My (im)Perfect Life

I have on occasion posted on Facebook with the hashtag #MyLifeIsPerfect. This is done more out of a sense of amazement and gratitude than bragging. Because the things I find perfect are things that you may not. And it’s not about fulfilling goals or getting myself organized. An epic, three-hour nap. Going to the Remembrance day services and meeting up with a friend who was in the Royal Navy during the war. Finding out that there’s a brand of men’s underpants called Saxx. Sublime. Juvenile. Perfect.

As a species, I think we must be genetically wired for self-improvement. If we weren’t, we’d still be living in caves and eating whatever we could find in near-by bushes. And I know a lot of us think that might actually be an improvement over how we’re living now, but we’d be hungry and dirty and cold much of the time and I, for one, never enjoy that.

So we try to improve things. Our situation, our world, ourselves. Which may have had some kind of evolutionary advantage, but, like our ability to gain weight, it gets out of whack when that’s all we do. We try to improve lives that for so many of us are, in fact, perfect already.

Maybe it’s time for me to define my terms. To me, perfect implies ‘wouldn’t change a thing’. To those who would have us improve ourselves, perfect means ‘orderly’ ‘predictable’ ‘tidy’ and, possibly, ‘anything as long as it’s different from what was’.

My perfect life is messy and unpredictable. It’s full of surprises, some of which have been wonderful and some of which I’ve learned a lot from.

There is really nothing symmetrical about it.

Life is perfect. It is not perfectible.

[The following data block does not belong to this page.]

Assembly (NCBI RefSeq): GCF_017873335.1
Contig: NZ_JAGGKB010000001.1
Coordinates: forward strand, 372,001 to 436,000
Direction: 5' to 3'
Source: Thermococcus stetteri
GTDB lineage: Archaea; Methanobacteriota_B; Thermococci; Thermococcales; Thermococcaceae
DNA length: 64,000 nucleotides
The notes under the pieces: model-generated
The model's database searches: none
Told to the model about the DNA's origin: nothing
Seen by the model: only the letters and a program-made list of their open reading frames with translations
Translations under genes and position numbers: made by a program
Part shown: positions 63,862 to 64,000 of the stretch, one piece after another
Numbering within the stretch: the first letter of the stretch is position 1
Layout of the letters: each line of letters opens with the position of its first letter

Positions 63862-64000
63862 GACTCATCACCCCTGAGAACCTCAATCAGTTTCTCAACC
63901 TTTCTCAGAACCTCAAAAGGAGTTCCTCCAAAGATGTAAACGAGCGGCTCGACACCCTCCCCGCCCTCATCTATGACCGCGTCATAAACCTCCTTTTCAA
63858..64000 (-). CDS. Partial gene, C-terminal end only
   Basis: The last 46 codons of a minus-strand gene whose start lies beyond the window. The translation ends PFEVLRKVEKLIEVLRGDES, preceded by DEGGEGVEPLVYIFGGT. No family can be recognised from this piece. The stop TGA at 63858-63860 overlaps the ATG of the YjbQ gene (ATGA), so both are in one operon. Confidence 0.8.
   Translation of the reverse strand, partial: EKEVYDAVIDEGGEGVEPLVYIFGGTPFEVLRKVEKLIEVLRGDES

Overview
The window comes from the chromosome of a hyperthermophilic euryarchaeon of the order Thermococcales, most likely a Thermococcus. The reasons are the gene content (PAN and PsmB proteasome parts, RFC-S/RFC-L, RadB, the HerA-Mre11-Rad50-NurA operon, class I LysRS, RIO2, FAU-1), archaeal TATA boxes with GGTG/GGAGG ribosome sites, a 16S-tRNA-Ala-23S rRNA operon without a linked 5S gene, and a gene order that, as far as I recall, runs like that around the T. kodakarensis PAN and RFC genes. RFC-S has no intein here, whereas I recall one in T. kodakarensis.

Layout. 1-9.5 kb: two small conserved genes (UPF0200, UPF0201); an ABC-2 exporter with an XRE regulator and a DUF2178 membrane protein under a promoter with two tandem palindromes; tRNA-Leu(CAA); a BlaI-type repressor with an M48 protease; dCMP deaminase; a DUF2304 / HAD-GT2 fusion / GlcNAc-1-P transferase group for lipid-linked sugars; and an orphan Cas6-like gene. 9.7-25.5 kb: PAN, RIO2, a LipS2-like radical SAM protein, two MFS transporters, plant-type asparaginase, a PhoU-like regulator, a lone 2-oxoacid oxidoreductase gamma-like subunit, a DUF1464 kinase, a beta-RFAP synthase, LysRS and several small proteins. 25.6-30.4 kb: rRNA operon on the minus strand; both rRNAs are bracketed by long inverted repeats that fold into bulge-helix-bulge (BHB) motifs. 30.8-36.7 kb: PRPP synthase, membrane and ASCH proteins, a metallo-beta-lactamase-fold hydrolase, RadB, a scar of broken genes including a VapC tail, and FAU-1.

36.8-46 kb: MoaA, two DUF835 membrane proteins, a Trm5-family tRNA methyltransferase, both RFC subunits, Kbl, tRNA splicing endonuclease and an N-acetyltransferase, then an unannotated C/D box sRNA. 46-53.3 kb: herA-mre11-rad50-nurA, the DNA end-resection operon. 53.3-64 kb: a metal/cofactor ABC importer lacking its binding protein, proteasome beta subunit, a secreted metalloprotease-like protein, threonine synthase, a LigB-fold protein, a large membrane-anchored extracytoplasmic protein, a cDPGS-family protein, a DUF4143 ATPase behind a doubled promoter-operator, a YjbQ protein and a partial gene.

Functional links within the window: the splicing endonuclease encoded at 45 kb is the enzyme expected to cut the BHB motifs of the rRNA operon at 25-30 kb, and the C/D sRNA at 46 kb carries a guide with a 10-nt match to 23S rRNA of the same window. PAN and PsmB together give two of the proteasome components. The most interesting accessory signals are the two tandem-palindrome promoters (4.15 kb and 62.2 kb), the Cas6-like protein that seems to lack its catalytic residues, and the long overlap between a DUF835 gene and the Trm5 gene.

And it’s OK to wallow in the perfection of your life. To not want to change or improve it. It’s OK to let inertia take over and keep the same colour in your living room for decades, if you love it. To go out for breakfast with the same group of people week after week for years and accomplish nothing more than going out for breakfast and being friends.

Alan and I have been pushing hard for the last four years to start our bakery/keep it afloat/launch an expansion. We’re at a good place. Nothing really needs to be added to our lives. And yet, I find it really hard to sit down for an afternoon with my knitting and a good book. Because it accomplishes nothing but knitting and reading. But, when I overcome that disinclination, I turn the pages, look around, sigh happily and realize my life is perfect.

That can feel like a dangerous sentiment. We’re not supposed to be content. The economy will come crashing down if we are and we’ve been told the gods will smite us.

But will they? If we’re grateful for the perfection of our lives we won’t need the gods of commerce and, while they will hate that, I’m starting to believe that they are rendered impotent by contentment. And if other forces cause our lives to change, cause us to lose the lovely bits that we call perfect (and they will – life is never static) we will at least have the comfort of having taken those moments to truly appreciate the bits of perfection we now miss. And when we wipe the tears away, we can take a deep breath, look around and appreciate the perfection that surrounds us in this moment.

When I was little, I used to look forward to things – parties, visits from favourite people, parades. And I would look forward and look forward and look forward and then, whooosh! The day would be over and I would be a little bit sad, wondering if I’d noticed everything I could have, if I’d gotten every last scrap of enjoyment out of it. And so I developed the habit of finding a mirror somewhere (usually in the bathroom) looking myself deep in the eyes and saying “This is happening!” just so I could keep myself right here in this so-anticipated moment. I don’t specifically do that any more. But that sense of appreciation has stayed with me and I try to make note of all the wonky, perfect moments in my life.

How about you? Bent on improvement? Or willing to put your feet up and leave the laundry for awhile as you make note of the goodness?

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